Technophile

The web has the power, reach and usability of apps: Opera's Bruce Lawson

Visvaksen P | Updated on January 20, 2018 Published on March 09, 2016

Web warrior "The power of the web is its instantaneous nature" PRISCA SCHMARSOW

The open web can now pose a challenge to the supremacy of native apps on mobile, says Opera's Bruce Lawson



With the Internet increasingly being dominated by apps, it is a tough time to be a browser company. But Bruce Lawson, the Chief Technology Officer of Norwegian firm Opera Software strongly believes that the open web – and by extension, the browser – is poised for a comeback.

Opera is heavily focused on mobile – a platform where there is a clear trend away from browsers and towards app-based content delivery. As a browser company, how does Opera intend to counter that?

If you’re on a browser that supports this new technology called progressive web apps, the web can now become an app. When a user goes to the website in a browser that supports this, you can add the site to your home screen. When you tap on the icon, it’ll go full screen and behave just like an app. There’s also a new technology called ServiceWorker that allows websites to work offline. So the experience is indistinguishable from a native app.

And apps are not doing nearly as well as you’d think. Flipkart recently closed their mobile website and went app-only. Now they’ve relaunched their mobile website. The reason they’ve gone down this route is because they know that a lot of devices don’t have a great deal of storage. They also wanted something that would work equally well on every phone on some of the flakiest networks in India.

Native apps live on your phone and also eat a lot of RAM. Progressive web apps live on the web. So if you make a change on your server, the next person to click the icon sees the new version. The web’s now got the power, the reach and the usability of apps. We think this is a game changer because users don’t really care where the information is coming from – the device or the web. It just works.

Web apps have failed before in the case of the iPhone and more recently with FirefoxOS. What makes you think they will work this time around?

The reason a lot of these efforts didn’t work is because you had these things that looked like native apps but they couldn’t do what native apps could because we hadn’t added features like access to the camera, ability to synthesize sound, etc.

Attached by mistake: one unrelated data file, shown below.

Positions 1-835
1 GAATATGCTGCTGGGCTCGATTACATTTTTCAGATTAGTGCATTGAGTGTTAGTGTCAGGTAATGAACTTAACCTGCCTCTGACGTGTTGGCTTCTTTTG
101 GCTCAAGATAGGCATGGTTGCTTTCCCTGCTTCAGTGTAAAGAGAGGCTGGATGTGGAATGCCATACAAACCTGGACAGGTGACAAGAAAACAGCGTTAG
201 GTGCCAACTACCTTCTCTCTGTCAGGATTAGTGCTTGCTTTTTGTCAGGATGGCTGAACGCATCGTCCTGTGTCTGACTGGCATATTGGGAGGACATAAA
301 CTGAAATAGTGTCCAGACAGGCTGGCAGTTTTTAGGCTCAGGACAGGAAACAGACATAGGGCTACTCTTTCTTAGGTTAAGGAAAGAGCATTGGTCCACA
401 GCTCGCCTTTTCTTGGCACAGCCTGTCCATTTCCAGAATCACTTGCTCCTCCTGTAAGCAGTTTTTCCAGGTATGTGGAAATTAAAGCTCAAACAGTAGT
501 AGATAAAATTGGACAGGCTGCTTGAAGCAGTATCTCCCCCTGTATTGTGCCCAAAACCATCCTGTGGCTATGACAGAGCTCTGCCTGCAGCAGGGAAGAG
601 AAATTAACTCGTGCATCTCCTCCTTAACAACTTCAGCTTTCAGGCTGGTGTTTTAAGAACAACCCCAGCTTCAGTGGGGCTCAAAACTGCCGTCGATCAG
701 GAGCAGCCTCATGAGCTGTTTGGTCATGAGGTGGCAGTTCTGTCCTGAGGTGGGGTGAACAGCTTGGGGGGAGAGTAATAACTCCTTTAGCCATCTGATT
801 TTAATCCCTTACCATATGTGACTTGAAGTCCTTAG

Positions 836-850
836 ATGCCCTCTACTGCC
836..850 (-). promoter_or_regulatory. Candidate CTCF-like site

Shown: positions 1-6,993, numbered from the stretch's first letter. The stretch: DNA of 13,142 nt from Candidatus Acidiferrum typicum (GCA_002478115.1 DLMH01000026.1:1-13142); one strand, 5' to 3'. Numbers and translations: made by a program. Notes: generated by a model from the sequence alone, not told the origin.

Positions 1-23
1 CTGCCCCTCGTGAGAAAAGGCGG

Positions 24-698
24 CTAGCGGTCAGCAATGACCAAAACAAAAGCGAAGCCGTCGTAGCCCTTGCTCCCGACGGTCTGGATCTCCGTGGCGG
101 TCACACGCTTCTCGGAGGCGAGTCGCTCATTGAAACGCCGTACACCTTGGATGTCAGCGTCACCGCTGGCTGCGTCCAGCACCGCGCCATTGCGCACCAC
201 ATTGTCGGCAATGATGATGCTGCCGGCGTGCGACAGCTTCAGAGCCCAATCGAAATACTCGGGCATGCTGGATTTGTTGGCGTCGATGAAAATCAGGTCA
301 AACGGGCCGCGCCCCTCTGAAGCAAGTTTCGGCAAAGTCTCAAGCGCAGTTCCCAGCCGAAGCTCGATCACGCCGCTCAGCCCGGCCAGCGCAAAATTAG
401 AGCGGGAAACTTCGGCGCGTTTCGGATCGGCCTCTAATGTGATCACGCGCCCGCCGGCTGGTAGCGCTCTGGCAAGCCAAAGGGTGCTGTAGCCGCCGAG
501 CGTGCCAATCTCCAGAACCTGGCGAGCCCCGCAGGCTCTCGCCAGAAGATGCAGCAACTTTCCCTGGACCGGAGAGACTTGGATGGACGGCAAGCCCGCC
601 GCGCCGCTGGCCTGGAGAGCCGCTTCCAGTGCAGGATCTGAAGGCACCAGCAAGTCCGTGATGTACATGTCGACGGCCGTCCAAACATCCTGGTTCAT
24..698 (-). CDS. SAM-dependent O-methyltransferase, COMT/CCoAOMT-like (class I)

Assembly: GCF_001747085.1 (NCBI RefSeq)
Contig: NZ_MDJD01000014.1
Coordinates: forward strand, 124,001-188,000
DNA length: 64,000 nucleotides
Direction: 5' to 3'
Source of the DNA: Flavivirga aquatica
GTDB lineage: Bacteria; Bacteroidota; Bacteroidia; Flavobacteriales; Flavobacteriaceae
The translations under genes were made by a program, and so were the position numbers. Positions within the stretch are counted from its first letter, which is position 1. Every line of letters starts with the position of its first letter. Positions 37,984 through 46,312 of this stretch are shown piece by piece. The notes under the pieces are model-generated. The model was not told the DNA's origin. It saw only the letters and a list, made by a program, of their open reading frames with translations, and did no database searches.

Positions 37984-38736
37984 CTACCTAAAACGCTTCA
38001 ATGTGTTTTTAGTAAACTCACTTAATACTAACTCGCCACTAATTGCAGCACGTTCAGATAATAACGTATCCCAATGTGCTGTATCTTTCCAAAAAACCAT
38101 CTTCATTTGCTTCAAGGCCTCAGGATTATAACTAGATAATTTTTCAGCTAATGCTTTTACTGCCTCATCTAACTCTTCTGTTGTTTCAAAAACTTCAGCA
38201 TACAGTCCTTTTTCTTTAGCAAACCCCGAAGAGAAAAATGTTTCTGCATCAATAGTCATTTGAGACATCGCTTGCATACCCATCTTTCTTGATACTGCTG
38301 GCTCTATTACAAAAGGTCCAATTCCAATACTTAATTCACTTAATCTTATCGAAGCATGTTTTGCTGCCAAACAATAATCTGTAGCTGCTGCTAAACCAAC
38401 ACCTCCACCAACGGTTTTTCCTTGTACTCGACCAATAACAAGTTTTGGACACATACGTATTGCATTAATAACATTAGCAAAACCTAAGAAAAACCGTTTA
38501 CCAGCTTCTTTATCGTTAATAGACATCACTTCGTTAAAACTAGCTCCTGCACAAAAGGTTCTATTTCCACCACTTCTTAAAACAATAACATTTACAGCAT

This version of web apps combines the user experience of apps with the strengths of the web. And the game changer is ServiceWorker.

Where do you think the line is going to emerge that divides functions between native apps and progressive web apps?

There’ll always be proprietary features in devices that only native apps will be able to access. In those instances, that native app is going to be better. For everything else, it becomes a consumer choice between web and native apps. With progressive web apps, we’ve done our best to narrow the gap in user experience. So that will shift that line in favour of the web.

What are Opera’s plans with respect to the Indian market?

On Republic Day this year, we updated Opera Mini with 13 Indian languages. A majority of Indian people don’t read English. So the challenge is to get people using the Internet in their own language. There’s not much actual web content in local languages, but that’s predicted to rise in the coming years. We also recently launched Opera Max 1.5, which compresses all data by about 50 per cent, and video by 60 per cent. With the new release, we changed the backend so that it automatically encrypts all data going in and out of your device. Security is something that people are increasingly concerned about, but it’s hard for end users to understand what is secure and what isn’t. So for me, installing Opera Max is a simple solution. India is our biggest market and there’s huge growth potential. Only 9 per cent of rural Indians are connected to the web. The number’s grown a lot, but we still need to give the other 91 per cent a chance at connecting to the Internet.

Opera compresses images and videos, but a lot of data is used up on ads – content that people don’t even want. What is your stance on ad-blocking?

I dispute the idea that ads are content that you don’t want. Some ads are terrible. The challenge is to enable people to block the terrible stuff while keeping the good ads. And that’s why I say we’re looking at it rather than announcing that we’ll block every ad. Before I joined Opera, I ran a successful blog that had ads on it. These ads helped me pay my server fees. It’s not like my blog was the best one in the world, but it would be terrible if independently produced content was silenced because those people couldn’t raise the revenue to keep their sites going. If content was only possible through big publishers, the web would lose and ultimately the consumer would lose.

In order to compress all that data, it has to pass through Opera’s servers first. What would you say to users who are concerned about the privacy implications of this?

There is an element of trust involved in every product you use and browsers are the same. We have strict rules when it comes to handling user data. But if you don’t trust us, don’t use it.

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Published on March 09, 2016
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